Can Workplace Coaching Impact Organisational Performance?

In this article, we aim to answer the question: ‘Can workplace coaching impact organisational performance?’

We show some recent findings and highlight areas to consider when you look to build the case for workplace coaching in your organisation.  

We then finish up with a recent case study with the House of Commons, to bring to life how their organisation has built an in-house coaching faculty to drive performance.  

The Global Increase in Coaching

The 2020 ICF Global Coaching Study shows the global increase in coaching.  There is now estimated to be 71,000 coach practitioners in 2019, an increase of 33% on the 2015 estimate1.  Interestingly, for the same period, there has been an increase in the number of managers/leaders using coaching skills (+46% increase in 2015).    

What is driving the Increase in Coaching?

We can see that the global uptick trend no doubt reflects the desire of leaders and managers to develop their skills and performance through coaching.  That is reflected in our work with leaders and organisations worldwide, as we continue to experience a growing demand for our coach training and supervision services.

However, there is another shift we have experienced with our clients in recent times, particularly during the pandemic.    

Coaching as a lever to achieve business goals

That shift is that many leaders and organisations we work with now leverage coaching in the workplace to achieve their business goals. It means a move away from coaching as an intervention for just individual or group performance. It shows an increased interest in coaching systemically – where in-house teams of people learn how to proactively – and effectively – coach colleagues and staff to perform at their best.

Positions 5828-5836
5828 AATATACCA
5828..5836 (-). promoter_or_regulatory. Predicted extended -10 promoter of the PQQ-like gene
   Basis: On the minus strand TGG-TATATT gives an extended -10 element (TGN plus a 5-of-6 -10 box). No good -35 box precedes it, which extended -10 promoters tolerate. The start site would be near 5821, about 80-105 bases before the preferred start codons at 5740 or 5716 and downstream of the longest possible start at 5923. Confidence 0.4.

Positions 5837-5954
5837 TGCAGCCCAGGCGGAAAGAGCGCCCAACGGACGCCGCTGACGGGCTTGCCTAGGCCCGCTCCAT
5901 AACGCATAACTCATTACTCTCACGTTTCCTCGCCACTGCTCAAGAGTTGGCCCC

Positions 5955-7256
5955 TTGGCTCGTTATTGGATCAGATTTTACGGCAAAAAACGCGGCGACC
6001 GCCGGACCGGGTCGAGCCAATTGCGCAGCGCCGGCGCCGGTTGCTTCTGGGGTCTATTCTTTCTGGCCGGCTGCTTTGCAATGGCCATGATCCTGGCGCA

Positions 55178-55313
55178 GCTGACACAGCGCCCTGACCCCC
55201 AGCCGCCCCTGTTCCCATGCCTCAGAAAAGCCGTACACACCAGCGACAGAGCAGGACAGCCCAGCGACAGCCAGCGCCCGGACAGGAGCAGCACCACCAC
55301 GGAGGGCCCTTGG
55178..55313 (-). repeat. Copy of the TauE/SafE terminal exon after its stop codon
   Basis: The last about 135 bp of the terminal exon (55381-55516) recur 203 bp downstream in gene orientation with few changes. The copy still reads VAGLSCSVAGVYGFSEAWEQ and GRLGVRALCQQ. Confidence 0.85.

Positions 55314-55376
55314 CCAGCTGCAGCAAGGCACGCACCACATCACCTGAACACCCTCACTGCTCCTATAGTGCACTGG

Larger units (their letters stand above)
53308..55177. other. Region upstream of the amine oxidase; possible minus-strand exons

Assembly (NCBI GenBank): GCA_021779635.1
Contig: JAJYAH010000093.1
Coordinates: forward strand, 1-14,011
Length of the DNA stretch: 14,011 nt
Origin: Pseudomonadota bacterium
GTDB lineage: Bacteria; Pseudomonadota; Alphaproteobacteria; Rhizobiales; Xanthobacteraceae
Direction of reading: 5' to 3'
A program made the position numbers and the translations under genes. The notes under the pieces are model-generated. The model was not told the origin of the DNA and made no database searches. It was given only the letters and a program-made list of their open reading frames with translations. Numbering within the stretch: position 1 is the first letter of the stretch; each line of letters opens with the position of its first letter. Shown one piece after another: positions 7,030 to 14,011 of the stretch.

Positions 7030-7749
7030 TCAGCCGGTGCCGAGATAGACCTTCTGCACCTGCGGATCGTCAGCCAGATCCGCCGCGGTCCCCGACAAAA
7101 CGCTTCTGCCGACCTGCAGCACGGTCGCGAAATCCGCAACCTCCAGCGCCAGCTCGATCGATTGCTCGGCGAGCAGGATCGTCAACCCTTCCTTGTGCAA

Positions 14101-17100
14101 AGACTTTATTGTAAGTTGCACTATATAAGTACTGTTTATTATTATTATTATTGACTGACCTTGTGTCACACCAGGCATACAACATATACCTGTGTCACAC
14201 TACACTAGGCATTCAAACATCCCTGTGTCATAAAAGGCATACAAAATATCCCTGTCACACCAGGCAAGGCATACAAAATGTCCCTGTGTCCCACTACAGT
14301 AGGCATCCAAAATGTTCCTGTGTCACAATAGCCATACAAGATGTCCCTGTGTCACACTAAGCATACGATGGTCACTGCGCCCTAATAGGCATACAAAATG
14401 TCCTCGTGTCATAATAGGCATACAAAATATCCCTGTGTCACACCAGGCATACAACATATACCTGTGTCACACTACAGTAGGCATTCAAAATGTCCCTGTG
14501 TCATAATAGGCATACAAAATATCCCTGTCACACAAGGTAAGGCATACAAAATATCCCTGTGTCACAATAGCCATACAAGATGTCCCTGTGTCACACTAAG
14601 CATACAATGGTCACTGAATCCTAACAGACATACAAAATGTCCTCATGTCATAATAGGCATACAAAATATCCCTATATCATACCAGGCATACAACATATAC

However, does coaching in the workplace impact performance?

We seek to explore that further with you here.

What is coaching in an organisation, anyway?

Workplace coaching is characterised by “the triadic nature of this developmental intervention (coach, coachee, organization), and reflects the intended outcomes of coaching in an organizational context.2”  Workplace coaching is particularly favoured as the work-based objectives (being behaviour or task-related) are agreed with the three parties and reviewed together at the end of the coaching cycle.

The Outcomes of Workplace Coaching

Workplace coaching, using internal coaches, started to grow in the early 2000’s with three main objectives:

  • To reduce external coaching costs.
  • To recognise coaching as a vital managerial skill and increase and maintain this within the organisation.
  • For coaches to be able to report confidentially, high-level organisational issues to be addressed.

Value to the Individual

The Institute of Employment Studies (IES) found that workplace coaching brings immense value to individuals in many ways, including:

Value to the Organisation

The assumption from the IES study is that the value coaching brings to the individual, will feedback into the organisation. The outcomes an organisation could achieve, were reported as4:  

  • income generation and sales performance increases  
  • cost savings or increases in capacity/output for the same cost  
  • service quality improvements
  • non‐productive induction time minimised by accelerating transitions into executive roles